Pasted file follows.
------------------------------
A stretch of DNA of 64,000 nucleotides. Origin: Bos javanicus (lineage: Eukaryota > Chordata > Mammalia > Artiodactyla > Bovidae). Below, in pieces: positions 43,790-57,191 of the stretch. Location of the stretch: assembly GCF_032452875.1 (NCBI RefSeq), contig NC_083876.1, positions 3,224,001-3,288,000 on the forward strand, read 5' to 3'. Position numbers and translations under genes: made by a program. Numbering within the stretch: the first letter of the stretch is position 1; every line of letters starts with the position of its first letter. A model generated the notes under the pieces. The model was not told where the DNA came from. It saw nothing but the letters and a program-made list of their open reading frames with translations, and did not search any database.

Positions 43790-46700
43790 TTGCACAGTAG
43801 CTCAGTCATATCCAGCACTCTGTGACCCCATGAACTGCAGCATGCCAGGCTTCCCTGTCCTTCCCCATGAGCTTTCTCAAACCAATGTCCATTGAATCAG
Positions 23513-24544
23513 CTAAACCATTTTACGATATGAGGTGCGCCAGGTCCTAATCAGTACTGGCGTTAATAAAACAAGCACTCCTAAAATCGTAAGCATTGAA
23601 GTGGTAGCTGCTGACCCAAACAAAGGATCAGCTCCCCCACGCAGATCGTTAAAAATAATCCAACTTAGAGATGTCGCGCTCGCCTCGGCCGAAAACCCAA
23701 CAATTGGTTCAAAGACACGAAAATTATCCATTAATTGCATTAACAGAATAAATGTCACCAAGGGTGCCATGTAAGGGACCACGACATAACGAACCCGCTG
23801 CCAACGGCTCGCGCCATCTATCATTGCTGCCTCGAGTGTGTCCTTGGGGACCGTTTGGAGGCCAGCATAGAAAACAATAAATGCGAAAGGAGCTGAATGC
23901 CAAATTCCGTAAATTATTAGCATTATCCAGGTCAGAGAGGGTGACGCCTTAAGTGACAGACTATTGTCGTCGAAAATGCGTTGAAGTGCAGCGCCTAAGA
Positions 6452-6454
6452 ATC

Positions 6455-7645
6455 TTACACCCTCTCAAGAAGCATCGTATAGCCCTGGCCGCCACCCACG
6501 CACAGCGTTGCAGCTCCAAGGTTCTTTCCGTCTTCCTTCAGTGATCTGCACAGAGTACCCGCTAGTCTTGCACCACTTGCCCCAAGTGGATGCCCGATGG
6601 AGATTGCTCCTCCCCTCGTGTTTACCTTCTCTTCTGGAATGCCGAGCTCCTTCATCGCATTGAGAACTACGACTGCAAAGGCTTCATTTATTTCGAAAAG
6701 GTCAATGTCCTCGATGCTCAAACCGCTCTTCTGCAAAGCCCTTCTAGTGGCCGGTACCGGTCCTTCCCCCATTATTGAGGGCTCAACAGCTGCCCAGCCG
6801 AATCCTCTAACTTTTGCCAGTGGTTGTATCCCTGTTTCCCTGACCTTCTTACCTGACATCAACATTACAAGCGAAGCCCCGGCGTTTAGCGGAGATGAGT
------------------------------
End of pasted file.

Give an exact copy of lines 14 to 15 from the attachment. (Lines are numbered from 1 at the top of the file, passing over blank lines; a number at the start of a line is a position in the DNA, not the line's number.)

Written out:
6455 TTACACCCTCTCAAGAAGCATCGTATAGCCCTGGCCGCCACCCACG
6501 CACAGCGTTGCAGCTCCAAGGTTCTTTCCGTCTTCCTTCAGTGATCTGCACAGAGTACCCGCTAGTCTTGCACCACTTGCCCCAAGTGGATGCCCGATGG